How to Make Your Trip to the Water Park Safe for Your Kids - -

Published on July 22, 2016

How to Make Your Trip to the Water Park Safe for Your Kids

As a parent or guardian, you need to be well informed about how to keep the kids safe at a water park.

It's important to be well informed about how
to keep the kids safe at a water park.

Summer is in full swing. It’s a time for fun in the sun, and a lot of times, that means a trip to a water park.

However, before you head out for a rollicking good time, here’s your reminder to put safety first. As a parent or guardian, you need to be well informed about how to keep the kids safe at a water park. After all, children 14 and under account for about 20 percent of the drowning deaths in the United States.

Water Park Safety Tips

One of the biggest safety measures you can take to prevent any water-related emergencies involving your children is to make sure they learn how to swim. Swimming lessons for children as young as one to three years old can help reduce their risk of drowning.

Second, make sure the water park you’re visiting has appropriate barriers around its attractions that prevent younger children from accidentally falling in when no one’s looking.

Other tips for water park safety include:

  • Apply waterproof sunscreen, preferably a minimum of SPF30, before you head out, and remember to reapply every two hours. Bring clothing and hats as additional options for shielding the sun.
  • Make sure your kids drink water regularly. They’re at a higher risk for dehydration than adults and the symptoms – such as headache or dizziness – might worsen and require emergency treatment.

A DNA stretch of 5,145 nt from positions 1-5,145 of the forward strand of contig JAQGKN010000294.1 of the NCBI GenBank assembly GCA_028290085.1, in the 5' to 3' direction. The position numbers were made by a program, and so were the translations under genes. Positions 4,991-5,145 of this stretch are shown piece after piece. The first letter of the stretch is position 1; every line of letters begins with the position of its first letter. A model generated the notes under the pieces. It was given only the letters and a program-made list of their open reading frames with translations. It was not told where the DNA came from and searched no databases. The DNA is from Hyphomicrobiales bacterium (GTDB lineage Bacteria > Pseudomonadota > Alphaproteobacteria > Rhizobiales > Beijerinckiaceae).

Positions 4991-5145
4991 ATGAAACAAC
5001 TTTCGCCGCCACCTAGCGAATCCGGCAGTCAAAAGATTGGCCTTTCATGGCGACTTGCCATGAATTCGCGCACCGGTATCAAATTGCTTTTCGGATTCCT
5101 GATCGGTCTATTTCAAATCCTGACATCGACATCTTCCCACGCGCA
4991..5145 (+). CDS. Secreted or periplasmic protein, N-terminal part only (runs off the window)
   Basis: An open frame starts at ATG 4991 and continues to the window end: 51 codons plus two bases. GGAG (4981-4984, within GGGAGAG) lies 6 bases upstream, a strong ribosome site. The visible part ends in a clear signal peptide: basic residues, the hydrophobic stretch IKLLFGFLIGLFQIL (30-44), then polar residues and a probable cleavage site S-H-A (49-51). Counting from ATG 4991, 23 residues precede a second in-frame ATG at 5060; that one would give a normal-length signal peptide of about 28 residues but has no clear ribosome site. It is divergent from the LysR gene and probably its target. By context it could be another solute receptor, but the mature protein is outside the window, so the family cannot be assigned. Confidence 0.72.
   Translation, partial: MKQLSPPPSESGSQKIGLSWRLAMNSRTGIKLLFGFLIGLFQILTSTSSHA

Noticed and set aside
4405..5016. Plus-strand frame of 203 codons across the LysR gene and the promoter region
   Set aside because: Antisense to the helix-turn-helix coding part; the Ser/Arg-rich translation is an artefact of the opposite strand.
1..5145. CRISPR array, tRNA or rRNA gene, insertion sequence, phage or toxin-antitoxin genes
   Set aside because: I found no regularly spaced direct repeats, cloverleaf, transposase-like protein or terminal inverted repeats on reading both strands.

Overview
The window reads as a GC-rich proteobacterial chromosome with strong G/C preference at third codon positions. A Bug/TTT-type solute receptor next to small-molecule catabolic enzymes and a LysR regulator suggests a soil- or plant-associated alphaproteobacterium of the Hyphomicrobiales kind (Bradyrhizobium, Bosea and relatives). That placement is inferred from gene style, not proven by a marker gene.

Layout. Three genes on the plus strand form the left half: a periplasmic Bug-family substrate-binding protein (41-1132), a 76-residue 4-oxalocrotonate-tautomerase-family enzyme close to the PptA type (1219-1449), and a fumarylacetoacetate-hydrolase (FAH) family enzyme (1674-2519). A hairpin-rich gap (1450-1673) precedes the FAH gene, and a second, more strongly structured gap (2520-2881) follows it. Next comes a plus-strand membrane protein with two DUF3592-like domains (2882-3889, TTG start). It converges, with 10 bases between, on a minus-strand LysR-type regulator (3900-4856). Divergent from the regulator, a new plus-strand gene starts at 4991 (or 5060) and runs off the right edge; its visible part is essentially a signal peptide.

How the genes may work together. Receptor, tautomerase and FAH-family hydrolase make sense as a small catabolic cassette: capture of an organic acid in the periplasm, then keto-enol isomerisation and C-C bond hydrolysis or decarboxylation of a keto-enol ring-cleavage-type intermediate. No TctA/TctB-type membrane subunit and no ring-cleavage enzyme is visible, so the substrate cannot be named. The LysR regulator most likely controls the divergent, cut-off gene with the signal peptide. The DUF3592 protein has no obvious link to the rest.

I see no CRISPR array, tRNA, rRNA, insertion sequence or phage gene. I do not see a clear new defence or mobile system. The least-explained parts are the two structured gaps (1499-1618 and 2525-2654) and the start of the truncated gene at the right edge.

• Check to see if there is a first aid station at the water park you plan to visit.
  • Use the buddy system and make sure children are always supervised.
  • Children shorter than four feet, and anyone who can’t swim very well (or at all) should wear a life jacket. If you have any toddlers, make sure their diapers are waterproof.
  • Read instructions posted around the park and specific attractions, and follow instructions given by park employees and lifeguards when applicable. For example, check to see if any rides or pools of water have any age restrictions.
  • If you’re a parent and don’t know CPR, it might be a good idea to learn before heading out to a water park.

What Is "Dry Drowning"?

Also, keep in mind that your child’s risk of drowning isn’t over once you leave the water park. Although they’re rare, children might be at risk for “dry drowning” and secondary drowning up to 24 hours after leaving the water. The former occurs when water, without ever reaching the lungs, causes the vocal chords to spasm and close up. The latter is caused by a gradual buildup of water in the lungs via the airways.

Symptoms of both include coughing, chest pain, trouble breathing, irritability and feeling lethargic. If you notice these symptoms, take your child to the emergency room. If left untreated, these nonfatal forms of drowning can lead to long-term problems such as memory issues and learning disabilities.

Always Practice Proper Swim Safety

And keep your child’s risk of drowning in other settings in mind as well. Drowning incidents involving children ages one to four, for example, happen most often in home swimming pools.

Whichever water-related settings you might frequent this summer, always make sure your child either knows how to swim or wears appropriate flotation devices, and is properly supervised by you or someone you trust.

Crozer-Keystone Pediatrics

At Crozer-Keystone Health System, we know that children have a unique set of healthcare needs. That's why we offer a comprehensive array of services designed specifically for the care of newborns, children, adolescents and young adults.

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